Dick Johnson (academic)

Richard St Clair Johnson (6 June 1929 – 31 August 2019) was a former academic and senior Australian public servant.

Professor

Dick Johnson
Secretary of the Department of Education
In office
13 December 1984 – 14 January 1985
Secretary of the Department of Education and Youth Affairs
In office
5 April 1984 – 13 December 1984
Personal details
Born
Richard St Clair Johnson

6 June 1929
Singapore
Died31 August 2019
Canberra
NationalityAustralia Australian
Spouse(s)Mary McAleer
ChildrenCatherine (b. 1956)
Peter (b. 1957)
Claire (b. 1959)
Terry (b. 1960)
James (b. 1961)
Judith (b. 1964)
Alma materUniversity of Sydney
OccupationAcademic
Public servant

Background and early lifeEdit

Dick Johnson was born in Singapore, one of four children born to Australian parents. His father worked in the insurance industry in Asia.[1] He attended secondary schooling at the Jesuit Riverview College.[1] In 1946 Johnson began a double honours degree in Greek and Latin at the University of Sydney.[1]

CareerEdit

Johnson was Professor of Classics at the Australian National University from 1962 to 1984.[2] In his first year in the role, he established the Australian National University Classics Museum so that Canberra students could learn about ancient Greek and Roman objects.[3]

In April 1984, Johnson was appointed Secretary of the Department of Education (later, Education and Youth Affairs).[4][5] He left his role in January 1985, succeeded by Helen Williams, the first woman to become a departmental secretary in the Australian Government.[6][7]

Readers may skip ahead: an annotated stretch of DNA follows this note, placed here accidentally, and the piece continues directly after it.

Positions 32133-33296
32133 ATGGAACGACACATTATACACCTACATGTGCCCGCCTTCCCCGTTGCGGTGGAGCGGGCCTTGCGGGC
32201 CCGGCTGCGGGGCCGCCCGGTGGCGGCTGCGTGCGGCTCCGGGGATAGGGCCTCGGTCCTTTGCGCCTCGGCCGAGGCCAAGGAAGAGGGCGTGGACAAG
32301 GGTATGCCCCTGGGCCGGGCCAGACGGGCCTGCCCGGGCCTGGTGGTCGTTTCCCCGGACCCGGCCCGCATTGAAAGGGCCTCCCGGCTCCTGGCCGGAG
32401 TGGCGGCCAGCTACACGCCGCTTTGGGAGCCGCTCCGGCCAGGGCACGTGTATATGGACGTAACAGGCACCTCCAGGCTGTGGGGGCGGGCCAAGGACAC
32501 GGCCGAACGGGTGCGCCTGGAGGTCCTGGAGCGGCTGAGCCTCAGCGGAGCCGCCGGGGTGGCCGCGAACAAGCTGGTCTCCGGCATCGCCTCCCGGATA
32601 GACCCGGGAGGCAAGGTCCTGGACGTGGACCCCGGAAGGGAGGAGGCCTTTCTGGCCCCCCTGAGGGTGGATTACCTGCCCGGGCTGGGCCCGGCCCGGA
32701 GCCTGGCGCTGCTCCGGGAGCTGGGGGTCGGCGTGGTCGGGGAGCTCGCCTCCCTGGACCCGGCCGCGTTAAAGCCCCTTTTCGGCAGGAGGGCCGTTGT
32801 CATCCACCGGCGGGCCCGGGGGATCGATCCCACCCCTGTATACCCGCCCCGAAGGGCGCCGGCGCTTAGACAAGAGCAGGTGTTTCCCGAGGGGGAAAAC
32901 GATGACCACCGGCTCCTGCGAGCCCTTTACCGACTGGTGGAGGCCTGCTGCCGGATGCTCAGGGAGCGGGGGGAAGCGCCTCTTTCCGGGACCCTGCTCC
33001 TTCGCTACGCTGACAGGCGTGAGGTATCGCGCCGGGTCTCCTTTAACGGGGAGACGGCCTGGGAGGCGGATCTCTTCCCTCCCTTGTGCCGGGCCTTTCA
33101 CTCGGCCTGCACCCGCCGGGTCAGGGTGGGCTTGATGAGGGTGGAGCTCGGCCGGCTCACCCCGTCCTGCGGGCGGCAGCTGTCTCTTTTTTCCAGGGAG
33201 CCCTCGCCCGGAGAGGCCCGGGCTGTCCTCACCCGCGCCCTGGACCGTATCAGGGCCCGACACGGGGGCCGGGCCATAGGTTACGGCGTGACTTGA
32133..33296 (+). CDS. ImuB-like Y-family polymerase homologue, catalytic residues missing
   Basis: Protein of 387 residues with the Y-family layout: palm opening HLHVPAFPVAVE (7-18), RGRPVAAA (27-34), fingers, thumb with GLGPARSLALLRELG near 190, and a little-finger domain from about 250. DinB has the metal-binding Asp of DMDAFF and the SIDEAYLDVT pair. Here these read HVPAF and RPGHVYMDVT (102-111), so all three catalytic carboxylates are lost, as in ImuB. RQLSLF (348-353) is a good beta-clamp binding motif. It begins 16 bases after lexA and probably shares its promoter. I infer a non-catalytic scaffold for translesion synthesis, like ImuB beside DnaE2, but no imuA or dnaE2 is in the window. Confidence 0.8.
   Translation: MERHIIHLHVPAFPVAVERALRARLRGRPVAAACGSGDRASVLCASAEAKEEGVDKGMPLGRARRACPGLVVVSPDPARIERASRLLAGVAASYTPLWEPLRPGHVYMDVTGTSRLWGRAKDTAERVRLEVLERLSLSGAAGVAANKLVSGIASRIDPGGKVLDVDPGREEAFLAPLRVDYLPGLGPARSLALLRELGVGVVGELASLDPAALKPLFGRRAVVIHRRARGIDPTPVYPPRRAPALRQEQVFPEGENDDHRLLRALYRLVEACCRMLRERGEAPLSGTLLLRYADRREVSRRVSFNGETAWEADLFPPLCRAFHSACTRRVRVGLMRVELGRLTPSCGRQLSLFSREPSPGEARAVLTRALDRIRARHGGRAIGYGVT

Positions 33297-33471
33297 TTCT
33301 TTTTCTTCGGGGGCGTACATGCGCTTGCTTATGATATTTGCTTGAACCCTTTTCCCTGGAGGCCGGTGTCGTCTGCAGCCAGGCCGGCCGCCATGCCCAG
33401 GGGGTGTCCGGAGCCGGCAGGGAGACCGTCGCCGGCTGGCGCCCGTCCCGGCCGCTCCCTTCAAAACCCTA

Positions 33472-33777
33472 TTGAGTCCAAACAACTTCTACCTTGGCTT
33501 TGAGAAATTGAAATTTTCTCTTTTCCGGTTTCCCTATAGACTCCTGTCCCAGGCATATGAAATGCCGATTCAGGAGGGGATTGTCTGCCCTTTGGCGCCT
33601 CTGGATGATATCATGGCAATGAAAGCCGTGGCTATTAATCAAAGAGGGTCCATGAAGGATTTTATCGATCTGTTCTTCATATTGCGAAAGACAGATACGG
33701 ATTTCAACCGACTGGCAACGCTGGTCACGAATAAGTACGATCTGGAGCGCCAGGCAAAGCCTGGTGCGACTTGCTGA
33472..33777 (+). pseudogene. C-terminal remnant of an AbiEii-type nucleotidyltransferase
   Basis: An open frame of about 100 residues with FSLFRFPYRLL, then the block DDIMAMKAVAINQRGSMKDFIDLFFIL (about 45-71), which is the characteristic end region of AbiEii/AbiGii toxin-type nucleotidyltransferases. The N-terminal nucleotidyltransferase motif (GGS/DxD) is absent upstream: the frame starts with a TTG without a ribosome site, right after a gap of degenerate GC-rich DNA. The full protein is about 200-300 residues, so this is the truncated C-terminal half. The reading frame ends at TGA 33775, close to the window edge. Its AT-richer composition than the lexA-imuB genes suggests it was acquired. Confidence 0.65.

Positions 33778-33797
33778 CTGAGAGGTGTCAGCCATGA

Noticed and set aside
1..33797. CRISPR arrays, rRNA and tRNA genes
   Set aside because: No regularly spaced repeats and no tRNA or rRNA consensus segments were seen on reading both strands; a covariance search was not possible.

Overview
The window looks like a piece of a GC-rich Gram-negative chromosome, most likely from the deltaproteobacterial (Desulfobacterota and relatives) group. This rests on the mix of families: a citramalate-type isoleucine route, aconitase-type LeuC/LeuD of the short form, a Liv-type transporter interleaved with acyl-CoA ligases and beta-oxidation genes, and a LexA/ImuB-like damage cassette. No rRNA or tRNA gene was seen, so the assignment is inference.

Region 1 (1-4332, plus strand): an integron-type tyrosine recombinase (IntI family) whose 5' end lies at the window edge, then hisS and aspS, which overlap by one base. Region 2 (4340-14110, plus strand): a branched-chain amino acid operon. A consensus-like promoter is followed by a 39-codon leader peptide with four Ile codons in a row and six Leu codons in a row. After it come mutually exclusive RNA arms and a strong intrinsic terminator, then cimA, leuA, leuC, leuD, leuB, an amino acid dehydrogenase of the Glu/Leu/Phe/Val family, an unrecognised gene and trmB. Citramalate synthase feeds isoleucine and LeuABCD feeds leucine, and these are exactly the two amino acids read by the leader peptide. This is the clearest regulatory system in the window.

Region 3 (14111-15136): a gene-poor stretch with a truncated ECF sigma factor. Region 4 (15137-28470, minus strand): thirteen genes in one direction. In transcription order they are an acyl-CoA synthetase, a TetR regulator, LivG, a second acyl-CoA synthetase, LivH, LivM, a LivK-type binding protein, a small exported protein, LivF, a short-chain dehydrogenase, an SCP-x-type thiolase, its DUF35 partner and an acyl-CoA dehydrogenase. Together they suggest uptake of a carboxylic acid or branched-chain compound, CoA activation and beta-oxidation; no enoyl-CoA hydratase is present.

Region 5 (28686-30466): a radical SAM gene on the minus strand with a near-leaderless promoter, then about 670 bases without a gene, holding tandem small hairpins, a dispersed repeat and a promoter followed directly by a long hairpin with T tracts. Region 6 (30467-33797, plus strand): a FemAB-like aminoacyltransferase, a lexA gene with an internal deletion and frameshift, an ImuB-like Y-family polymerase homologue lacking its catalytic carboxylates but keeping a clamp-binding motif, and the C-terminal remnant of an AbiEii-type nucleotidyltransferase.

ReferencesEdit

  1. ^ a b c Johnson, Dick (29 October 2010). "Interview with Emeritus Professor Richard Johnson – classicist and educational philosopher" (Interview). Interviewed by Peter Stewart. Australian National University. Archived from the original on 22 January 2014.
  2. ^ Nation, Daryl; Evans, Terry (1996), Opening Education: Policies and Practices from Open and Distance Education, Routledge, ISBN 0-415-14182-6
  3. ^ "ANU museum unveils 2000-year-old lamp". The Canberra Times. Fairfax Media. 28 December 2011. Archived from the original on 22 January 2014.
  4. ^ "Government post for ANU man". The Canberra Times. 6 April 1984. p. 3. Archived from the original on 22 January 2014.
  5. ^ CA 3494: Department of Education and Youth Affairs, Central Office, National Archives of Australia, retrieved 22 January 2014
  6. ^ CA 4134: Department of Education [II], Central Office, National Archives of Australia, retrieved 22 January 2014
  7. ^ "First woman PS head named". The Canberra Times. 15 January 1985. p. 1. Archived from the original on 22 January 2014.
Government offices
Preceded by
Himself
as Secretary of the Department of Education and Youth Affairs
Secretary of the Department of Education
1984 – 1985
Succeeded by
Helen Williams
Preceded by
Helen Williams (Acting)
Secretary of the
Department of Education and Youth Affairs

1984
Succeeded by
Himself
as Secretary of the Department of Education